780 AM | 96.1 FM | “Yours for Western Alaska”

A Western Alaskan Education

The Teller Dance Group at the Kawerak Regional Conference

Last week, Kawerak hosted their annual Regional Conference: three days of presentations, informational booths, vendor tables, music, dance, comedy, and food. 

People from all over the state attended the conference, including elders, student representatives from the villages in the Bering Straits region, and ambassadors for organizations based in Anchorage and Fairbanks. Various KNOM volunteers went to different events to ensure that a summary of most of the presentations could be included in the next day’s Update News broadcast, and I ran over to the Rec Center after my DJ shift to record music from the Diomede, Nome/St. Lawrence Island, Savoonga, Teller, and King Island drum and dance groups.

The Kawerak Regional Conference was amazing on several levels. First and foremost, it was incredible to see continuing dialogue on topics such as language preservation techniques, specific solutions to promote community healing, and generational communication between elders and youth. Second, it was wonderful on a personal level to be able to keep up with these conversations. The Kawerak Regional Conference served as a kind of check-in for me: how much do I know about the history and cultures of the region? how well versed am I in legislation that affects Western Alaska? how much can I contribute to a working group discussion on historical trauma?  The answer to all three of those questions was: more than I thought. Whereas I had sat in the Alaska Federation of Natives convention presentations in October cursing how the lack of Wi-Fi in the Carlson Center prevented me from looking up Katie John, I was actually able to keep up with the Kawerak Regional Conference discussions after just a few short months of attending community meetings, lectures, and cultural events.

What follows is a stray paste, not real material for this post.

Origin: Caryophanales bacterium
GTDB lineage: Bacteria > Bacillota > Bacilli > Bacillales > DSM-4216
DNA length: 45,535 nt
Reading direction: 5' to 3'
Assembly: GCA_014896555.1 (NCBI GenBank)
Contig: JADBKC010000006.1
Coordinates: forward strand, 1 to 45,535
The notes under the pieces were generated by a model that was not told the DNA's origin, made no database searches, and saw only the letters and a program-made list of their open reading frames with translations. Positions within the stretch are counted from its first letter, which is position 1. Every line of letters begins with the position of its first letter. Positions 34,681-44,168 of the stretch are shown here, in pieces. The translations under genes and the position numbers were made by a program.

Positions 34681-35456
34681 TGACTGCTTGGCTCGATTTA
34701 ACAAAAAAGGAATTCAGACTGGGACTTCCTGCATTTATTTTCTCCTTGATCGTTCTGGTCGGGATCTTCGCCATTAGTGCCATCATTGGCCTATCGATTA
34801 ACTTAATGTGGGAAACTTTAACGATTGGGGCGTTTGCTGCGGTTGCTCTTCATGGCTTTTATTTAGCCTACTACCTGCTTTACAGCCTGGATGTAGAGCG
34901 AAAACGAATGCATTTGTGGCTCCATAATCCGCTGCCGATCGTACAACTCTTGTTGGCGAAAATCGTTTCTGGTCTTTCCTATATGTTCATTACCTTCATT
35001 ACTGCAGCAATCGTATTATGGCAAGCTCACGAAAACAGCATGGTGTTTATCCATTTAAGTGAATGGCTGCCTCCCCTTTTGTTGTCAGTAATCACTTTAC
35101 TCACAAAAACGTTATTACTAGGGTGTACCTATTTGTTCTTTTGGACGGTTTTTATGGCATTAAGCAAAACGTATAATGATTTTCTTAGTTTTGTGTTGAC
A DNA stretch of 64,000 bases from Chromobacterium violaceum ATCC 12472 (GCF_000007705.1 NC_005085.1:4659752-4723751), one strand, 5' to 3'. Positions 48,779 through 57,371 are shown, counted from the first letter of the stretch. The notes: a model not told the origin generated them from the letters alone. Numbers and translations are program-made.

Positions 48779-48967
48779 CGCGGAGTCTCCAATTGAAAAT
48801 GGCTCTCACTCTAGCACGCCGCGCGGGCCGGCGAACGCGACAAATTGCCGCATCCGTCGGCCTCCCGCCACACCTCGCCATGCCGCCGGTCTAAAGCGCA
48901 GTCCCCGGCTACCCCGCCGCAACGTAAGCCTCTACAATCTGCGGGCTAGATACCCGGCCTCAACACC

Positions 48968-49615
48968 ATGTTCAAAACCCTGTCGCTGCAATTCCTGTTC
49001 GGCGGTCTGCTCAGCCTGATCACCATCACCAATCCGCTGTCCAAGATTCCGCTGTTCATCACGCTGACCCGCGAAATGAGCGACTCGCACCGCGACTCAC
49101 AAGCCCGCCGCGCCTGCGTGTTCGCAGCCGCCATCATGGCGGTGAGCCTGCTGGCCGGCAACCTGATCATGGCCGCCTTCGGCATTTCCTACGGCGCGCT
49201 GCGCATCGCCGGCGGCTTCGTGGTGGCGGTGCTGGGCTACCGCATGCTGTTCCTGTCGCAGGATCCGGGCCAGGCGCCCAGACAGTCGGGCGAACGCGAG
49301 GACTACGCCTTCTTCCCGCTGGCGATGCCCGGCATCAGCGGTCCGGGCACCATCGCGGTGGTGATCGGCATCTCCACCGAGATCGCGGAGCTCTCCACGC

I’ve lived in Nome for less than a year, but I’ve learned so much and met so many people in that short time. Thank you to those of you who have spoken so openly with me about regional and Alaska Native culture, history, and goals for the future during my tenure in Nome. I hope to represent these discussions well once I return to the Lower 48.